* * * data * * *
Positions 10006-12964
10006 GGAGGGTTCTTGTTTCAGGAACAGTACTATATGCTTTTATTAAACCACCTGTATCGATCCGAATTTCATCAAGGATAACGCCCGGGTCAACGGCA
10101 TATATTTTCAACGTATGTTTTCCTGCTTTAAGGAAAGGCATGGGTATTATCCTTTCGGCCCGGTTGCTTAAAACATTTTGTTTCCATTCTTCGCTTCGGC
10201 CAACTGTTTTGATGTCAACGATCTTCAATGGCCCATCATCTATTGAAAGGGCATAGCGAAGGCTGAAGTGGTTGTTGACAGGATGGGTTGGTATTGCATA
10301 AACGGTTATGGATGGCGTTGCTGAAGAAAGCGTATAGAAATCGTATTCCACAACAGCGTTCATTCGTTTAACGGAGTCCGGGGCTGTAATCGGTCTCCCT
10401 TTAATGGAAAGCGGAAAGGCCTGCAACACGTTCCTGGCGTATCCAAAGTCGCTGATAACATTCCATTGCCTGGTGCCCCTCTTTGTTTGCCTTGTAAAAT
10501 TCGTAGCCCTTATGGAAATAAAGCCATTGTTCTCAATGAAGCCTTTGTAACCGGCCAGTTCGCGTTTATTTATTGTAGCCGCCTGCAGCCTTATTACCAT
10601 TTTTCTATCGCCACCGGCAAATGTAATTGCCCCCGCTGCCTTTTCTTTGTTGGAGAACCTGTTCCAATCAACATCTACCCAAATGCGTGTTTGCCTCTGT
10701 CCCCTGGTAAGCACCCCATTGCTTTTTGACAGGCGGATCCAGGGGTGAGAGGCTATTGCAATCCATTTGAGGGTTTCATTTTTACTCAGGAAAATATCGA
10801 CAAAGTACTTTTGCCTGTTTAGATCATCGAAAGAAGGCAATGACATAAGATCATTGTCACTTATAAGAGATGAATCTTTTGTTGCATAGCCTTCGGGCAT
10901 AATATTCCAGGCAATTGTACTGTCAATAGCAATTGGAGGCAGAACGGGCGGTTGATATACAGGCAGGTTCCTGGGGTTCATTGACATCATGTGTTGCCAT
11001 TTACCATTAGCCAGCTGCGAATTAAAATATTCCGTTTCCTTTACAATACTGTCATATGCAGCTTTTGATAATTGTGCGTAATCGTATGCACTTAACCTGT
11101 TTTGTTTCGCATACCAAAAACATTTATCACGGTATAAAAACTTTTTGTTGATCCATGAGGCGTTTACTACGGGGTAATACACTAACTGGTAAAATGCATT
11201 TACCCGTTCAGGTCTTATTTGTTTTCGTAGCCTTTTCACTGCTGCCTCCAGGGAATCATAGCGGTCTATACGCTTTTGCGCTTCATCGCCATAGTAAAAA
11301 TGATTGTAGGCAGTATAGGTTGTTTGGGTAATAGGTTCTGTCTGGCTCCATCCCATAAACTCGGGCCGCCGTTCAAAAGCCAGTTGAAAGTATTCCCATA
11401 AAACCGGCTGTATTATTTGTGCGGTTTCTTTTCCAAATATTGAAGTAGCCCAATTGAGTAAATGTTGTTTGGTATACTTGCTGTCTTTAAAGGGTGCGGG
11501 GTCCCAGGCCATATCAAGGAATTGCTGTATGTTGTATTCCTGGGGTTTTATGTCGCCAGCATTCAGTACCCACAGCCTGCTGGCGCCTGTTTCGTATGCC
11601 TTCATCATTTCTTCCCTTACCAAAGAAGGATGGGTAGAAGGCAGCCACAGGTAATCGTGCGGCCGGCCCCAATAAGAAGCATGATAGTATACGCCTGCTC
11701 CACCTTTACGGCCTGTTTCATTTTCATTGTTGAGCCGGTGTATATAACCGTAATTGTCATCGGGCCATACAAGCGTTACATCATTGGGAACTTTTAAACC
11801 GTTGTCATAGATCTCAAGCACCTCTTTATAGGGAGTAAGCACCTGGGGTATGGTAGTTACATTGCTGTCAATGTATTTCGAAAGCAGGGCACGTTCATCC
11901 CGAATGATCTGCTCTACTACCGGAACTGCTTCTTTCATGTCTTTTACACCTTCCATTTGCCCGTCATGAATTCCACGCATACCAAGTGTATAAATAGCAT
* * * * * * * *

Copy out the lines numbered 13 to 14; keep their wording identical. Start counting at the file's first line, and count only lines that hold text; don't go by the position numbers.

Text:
11101 TTTGTTTCGCATACCAAAAACATTTATCACGGTATAAAAACTTTTTGTTGATCCATGAGGCGTTTACTACGGGGTAATACACTAACTGGTAAAATGCATT
11201 TACCCGTTCAGGTCTTATTTGTTTTCGTAGCCTTTTCACTGCTGCCTCCAGGGAATCATAGCGGTCTATACGCTTTTGCGCTTCATCGCCATAGTAAAAA